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AU 2030: Amitav Acharya

By Gregg Sangillo

Amitav Acharya's most recent book is The End of American World Order.

Amitav Acharya's most recent book is The End of American World Order.

Asking the Right Questions

If the United States is no longer the world superpower, some analysts predict an impending power vacuum. Yet Amitav Acharya opines that this line of thinking misses the point. "Americans and media analysts often argue, 'If the U.S. doesn't lead, who will lead?' Now, to me, asking the question in this way is part of the problem," he says.

If we're asking the wrong question, we may have a fundamental misunderstanding of the current international landscape. It's impossible for one nation to step in and solve the world's problems, he says. Instead, he suggests that the U.S. share responsibilities with emerging powers, such as Brazil, China, India, and Indonesia.

"The United States is part of the solution for sure, but it should encourage other countries to take up the burden of leadership. And they will not do that unless the U.S. actually tells them that we're not always going to lead. So we have to change the mindset," Acharya says.

Acharya, a professor in American University's School of International Service, explored some of these issues in his most recent book, The End of American World Order. Acharya sees the U.S. in relative decline, while still wielding considerable influence. His research falls under the AU 2030 area of global governance.

All the World's a Stage

Traditional "realist" international relations theory posits that with the decline of a global hegemon (such as the U.S.), we might move from a unipolar world to a multipolar order of diffuse power and numerous competing nation-states. If another nation rises to challenge the hegemon, we could have a bipolar world resembling the U.S.-Soviet, Cold War confrontation.

To Acharya, neither bipolar nor multipolar systems accurately reflect current realities. In an increasingly interdependent world—with digital communications, trade, tourism, and overlapping financial interests—there are a number of actors besides nation-states that factor into global governance.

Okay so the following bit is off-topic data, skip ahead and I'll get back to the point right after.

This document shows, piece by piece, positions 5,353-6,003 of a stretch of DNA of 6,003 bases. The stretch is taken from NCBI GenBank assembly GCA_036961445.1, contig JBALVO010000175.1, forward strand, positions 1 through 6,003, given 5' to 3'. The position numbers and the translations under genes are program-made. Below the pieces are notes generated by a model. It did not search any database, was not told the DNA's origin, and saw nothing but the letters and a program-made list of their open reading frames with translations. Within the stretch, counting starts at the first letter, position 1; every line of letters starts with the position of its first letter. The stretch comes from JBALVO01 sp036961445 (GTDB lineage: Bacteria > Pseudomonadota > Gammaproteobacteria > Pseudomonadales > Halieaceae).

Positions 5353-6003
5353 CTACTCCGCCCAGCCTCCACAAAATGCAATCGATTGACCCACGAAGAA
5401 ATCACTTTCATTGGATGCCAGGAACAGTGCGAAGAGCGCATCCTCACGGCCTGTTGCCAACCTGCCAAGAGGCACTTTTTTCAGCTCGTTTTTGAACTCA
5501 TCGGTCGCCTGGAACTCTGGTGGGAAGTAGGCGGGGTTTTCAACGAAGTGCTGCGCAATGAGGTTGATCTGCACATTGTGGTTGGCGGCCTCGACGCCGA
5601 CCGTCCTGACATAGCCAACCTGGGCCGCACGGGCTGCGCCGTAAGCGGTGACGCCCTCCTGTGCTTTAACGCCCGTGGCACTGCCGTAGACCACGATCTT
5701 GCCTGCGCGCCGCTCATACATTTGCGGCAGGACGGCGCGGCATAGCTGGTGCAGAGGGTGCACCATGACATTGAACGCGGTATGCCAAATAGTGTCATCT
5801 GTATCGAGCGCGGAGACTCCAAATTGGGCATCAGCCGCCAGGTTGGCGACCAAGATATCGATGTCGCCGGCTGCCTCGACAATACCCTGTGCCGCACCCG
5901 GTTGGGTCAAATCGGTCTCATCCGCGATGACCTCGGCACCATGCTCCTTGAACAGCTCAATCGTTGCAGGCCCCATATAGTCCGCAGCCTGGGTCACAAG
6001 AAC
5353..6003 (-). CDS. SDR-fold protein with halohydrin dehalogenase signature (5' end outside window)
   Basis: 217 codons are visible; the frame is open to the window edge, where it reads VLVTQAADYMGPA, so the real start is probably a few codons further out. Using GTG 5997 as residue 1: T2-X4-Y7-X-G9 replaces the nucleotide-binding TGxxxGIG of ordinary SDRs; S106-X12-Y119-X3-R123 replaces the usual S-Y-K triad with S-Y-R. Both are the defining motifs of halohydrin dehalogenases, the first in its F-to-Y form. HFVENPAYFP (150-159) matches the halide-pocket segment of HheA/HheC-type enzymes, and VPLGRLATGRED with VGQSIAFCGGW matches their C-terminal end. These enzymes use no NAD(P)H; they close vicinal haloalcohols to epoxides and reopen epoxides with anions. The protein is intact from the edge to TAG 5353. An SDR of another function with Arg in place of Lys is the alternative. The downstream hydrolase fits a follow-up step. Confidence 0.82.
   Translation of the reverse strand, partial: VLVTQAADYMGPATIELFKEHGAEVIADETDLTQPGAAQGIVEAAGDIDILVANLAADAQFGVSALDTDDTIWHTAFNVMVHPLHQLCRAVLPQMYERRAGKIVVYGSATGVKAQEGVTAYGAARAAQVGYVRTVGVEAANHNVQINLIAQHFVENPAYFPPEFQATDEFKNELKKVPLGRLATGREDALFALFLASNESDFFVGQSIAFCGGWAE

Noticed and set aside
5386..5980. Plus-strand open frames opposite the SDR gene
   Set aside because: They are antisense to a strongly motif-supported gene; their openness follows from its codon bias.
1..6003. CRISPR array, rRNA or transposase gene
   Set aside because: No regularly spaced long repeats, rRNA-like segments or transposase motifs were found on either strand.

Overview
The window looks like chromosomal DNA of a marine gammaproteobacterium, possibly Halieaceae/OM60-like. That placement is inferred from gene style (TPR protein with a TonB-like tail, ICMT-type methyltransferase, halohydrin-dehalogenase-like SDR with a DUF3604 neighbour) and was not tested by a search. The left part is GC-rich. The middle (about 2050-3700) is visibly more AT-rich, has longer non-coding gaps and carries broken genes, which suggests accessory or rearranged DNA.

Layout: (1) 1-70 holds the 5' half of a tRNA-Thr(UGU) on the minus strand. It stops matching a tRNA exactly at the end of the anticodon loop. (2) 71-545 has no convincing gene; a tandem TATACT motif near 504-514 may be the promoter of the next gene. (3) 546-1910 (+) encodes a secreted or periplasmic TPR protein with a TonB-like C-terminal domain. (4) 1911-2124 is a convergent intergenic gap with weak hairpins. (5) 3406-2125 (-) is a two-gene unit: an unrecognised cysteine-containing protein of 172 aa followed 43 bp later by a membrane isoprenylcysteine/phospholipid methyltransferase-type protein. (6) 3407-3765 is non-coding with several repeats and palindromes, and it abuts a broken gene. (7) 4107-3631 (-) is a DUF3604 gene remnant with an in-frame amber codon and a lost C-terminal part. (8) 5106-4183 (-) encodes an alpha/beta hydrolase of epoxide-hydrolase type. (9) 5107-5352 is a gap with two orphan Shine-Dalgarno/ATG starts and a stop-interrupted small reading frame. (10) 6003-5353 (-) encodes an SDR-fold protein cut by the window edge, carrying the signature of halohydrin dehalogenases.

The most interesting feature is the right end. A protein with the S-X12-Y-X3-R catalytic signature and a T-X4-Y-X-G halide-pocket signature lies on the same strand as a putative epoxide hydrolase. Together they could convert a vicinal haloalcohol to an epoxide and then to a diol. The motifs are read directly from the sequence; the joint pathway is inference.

Instead of "multipolar," Acharya uses the term "multiplex," with international politics echoing the experience of going to a multiplex movie theater. The audience has a variety of viewing choices, he explains. And many people are involved in the making of each film. "It's not just about power. It's also about ideas," he says. "With multiplex, the actors are not just great powers. They can also be international organizations, nongovernmental actors, and corporations."

Acharya says the multipolarity concept emanates from 18th and 19th Europe, a time of warring nation-states and colonialism. Multipolarity is less applicable in the 21st century. "European interdependence was basically a regional interdependence. Today we have global interdependence," he explains. "Power is widely dispersed today; whereas in the multipolar era, it was all European powers competing with each other."

Regional Differences

Throughout his career, Acharya has discouraged Western-centric views of international relations. A scholar of East and Southeast Asia, he cautions against comparing this region to Europe or North America. While some scholars believe that a rising power will exert inordinate influence on its neighbors, Acharya argues just the opposite: regional forces will probably shape an emerging nation like China. "The prospect of Chinese hegemony is a lot less likely than what a lot of pundits have talked about," he says.

This is a region transformed, and Acharya doubts we'll see an ideological bloc in China's image. "In the 50s and 60s, Asia was a mostly authoritarian region, and there were very few real democracies. Today, democracies are almost equal to or even outnumber—depending on how you define them—the number of autocracies," he says.

Many Asian nations are now part of a framework of multilateral institutions, such as ASEAN and the Asia-Pacific Economic Cooperation. Intra-Asian trade has roughly doubled since the 1950s, he adds. "The region is more interdependent, and that creates constraints on what China can do." This subject may form the basis for his next book, he says.

Visiting the Ruins

The son of a school headmaster, Acharya was born in Odisha, India. He earned his Ph.D. in Australia, doing his doctoral dissertation on U.S. military strategy in the Persian Gulf. After a fellow professor invited him to visit Singapore, he shifted his academic focus to that area of the world. "I fell in love with Southeast Asia. And this is very important to my research. This is a very open, multiethnic, multicultural region," he says. "I saw that there was a lot of genuine interaction. And there was space for everybody."

He worked in Canada, Singapore, and England before eventually taking a position at AU in 2009. "Without the support of SIS and AU, I could not have pursued my very ambitious and multifaceted research agenda. It is here that I feel really at home," he says.

He now lives in Bethesda, Md. He's an avid camper, and he frequently travels around the Shenandoah Valley in Virginia.

That affinity for nature once inspired him to climb Mount Kinabalu, one of the tallest mountains in Southeast Asia. And Acharya maintains a connection to the region's culture. While Ancient Greeks spread their influence in the Mediterranean through force, he notes that Southeast Asian rulers voluntarily imported Indian culture and religion for political reasons. He delved into this topic in his book, Civilizations in Embrace.

Some of the early Buddhist and Hindu temples are still active, and he recently came back from a cultural excursion to Indonesia. "To this day, one of my single most important hobbies is to travel to the old ruins," he says. "Southeast Asia was really the laboratory for me to look at the transmission of ideas."